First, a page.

Cathy
Yes colors different but the rim and tadpole style is similar to Terry's here:
Stuart or Harrach ?
http://www.glassmessages.com/index.php/topic,1901.0.html
Title: Stevens & Williams bowl - Peacock Feathers
Post by: heartofglass on May 19, 2006, 11:49:59 AM
Hi Cathy,
from pieces illustrated in the books I have on Victorian glass, for all intents & purposes, your piece looks like Stuart.
I agree, the pink/peach colour is highly unusual,the documented Stuart ones tend to be clear with green decoration. But it could be an experimental piece or rare variation.
Whatever it is, it's lovely!
Don't worry too much about the crack, it's an old item, & we all end up showing our age somehow..... :roll:
Title: Stevens & Williams bowl - Peacock Feathers
Post by: Cathy B on May 19, 2006, 12:36:26 PM
Hello Marinka! Thanks for your reply.

I've followed Frank's link back and note Bernard's comments which were that many of the Stourbridge companies were using the same styles of trailing, and that such decoration is known to have been made by both Walsh and Stuart, so it's reasonable to assume that it was fairly a common technique. (Have I read Bernard's explanation correctly?)

Thanks again,
Cathy
Title: Stevens & Williams bowl - Peacock Feathers
Post by: Cathy B on May 19, 2006, 12:41:05 PM
Good grief, I've just seen it attributed to S&W. It looks like mine, and my aunts are missing stands.

http://www.antiquecolouredglass.info/Stevens%20&%20Williams%20Antique%20Glass.htm

Can anyone confirm this attribution?

Thanks

Cathy
Title: Stevens & Williams bowl - Peacock Feathers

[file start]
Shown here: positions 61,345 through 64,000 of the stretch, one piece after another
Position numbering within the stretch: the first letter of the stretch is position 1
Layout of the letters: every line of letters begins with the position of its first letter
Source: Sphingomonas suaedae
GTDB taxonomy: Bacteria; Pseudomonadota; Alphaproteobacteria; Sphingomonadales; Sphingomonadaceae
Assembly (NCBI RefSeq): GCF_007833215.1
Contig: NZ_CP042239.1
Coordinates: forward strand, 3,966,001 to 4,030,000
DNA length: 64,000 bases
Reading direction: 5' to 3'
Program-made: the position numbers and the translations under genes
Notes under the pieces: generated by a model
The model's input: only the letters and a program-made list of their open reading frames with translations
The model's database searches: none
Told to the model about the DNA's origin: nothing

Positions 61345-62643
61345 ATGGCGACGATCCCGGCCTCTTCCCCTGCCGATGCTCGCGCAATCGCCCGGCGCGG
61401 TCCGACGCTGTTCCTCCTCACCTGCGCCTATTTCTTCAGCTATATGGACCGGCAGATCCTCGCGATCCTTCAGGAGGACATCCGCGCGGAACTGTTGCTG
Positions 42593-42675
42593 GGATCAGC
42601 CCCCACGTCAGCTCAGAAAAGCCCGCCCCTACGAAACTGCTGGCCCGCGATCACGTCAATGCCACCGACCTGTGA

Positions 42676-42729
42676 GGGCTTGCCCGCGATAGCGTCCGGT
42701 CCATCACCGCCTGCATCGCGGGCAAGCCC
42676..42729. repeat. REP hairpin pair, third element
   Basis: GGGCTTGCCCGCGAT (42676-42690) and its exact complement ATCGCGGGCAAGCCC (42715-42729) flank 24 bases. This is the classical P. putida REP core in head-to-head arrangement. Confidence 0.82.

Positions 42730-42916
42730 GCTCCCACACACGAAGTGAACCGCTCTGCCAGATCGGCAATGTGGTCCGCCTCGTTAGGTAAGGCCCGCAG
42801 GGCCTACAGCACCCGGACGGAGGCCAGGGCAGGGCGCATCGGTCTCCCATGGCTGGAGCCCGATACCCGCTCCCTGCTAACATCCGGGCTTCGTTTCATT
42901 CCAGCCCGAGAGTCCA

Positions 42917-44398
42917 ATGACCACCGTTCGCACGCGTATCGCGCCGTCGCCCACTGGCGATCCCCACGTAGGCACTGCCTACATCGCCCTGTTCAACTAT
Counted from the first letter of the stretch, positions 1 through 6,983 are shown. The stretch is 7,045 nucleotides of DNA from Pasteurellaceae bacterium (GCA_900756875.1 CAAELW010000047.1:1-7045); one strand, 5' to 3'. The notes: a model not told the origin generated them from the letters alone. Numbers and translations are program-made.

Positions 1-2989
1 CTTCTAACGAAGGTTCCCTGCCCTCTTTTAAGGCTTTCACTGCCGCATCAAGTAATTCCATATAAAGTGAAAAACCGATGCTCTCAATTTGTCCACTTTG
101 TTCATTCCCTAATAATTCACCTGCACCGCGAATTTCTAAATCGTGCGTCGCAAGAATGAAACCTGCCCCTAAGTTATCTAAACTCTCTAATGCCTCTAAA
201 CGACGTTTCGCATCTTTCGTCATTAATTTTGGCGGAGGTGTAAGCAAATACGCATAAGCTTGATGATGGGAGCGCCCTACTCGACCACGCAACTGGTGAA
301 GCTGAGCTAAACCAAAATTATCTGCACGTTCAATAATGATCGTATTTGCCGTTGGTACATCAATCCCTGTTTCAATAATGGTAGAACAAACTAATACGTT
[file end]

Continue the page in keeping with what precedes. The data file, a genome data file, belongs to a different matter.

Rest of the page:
Post by: heartofglass on May 19, 2006, 01:01:02 PM
Well spotted,Cathy! :)
It certainly looks just like yours.
The S & W attribution could explain the colour- it just didn't look like a Stuart colour for this type of item....
Sorry I can't confirm totally, but it seems likely you've found it...
Title: Archive candidate
Post by: Frank on May 19, 2006, 04:52:10 PM
Andrew Lineham is a good source and a second generation glass dealer. Interesting that he uses the term Tear Drop decoration.
Title: Stevens & Williams bowl - Peacock Feathers
Post by: Cathy B on May 20, 2006, 01:53:27 AM
And actually, silly for me not to having spotted it last night, but at 5.5" dia my piece is much larger (and with four trails, not three), so perhaps it was never intended to come with the stand. Is it still a salt, and if not, what is it?

Frank, I'm not surprised that Andrew Lineham would have a good pedigree, looking through that site. He's posted some original Frederick Carder drawings.

Thanks everyone!

Cathy
Title: Stevens & Williams bowl - Peacock Feathers
Post by: Glen on May 20, 2006, 08:02:11 AM
I have always held that the applied shapes were stylised peacock feathers (not teardrops or tadpoles).

Glen
Title: Stevens & Williams bowl - Peacock Feathers
Post by: heartofglass on May 20, 2006, 02:41:26 PM
Hi Cathy,
the size of the item suggests it could be a preserve dish (to hold jam & the like for use at the table-not as storage)- these dishes often had/have silver plate holders, typically with a handle, to create a basket-like effect.
As for the drops, I've usually heard them described as 'peacock eye' decoration. The 'eye' as in the eye-like pattern in the peacock feathers. Very popular late-Victorian/proto-Art Nouveau design.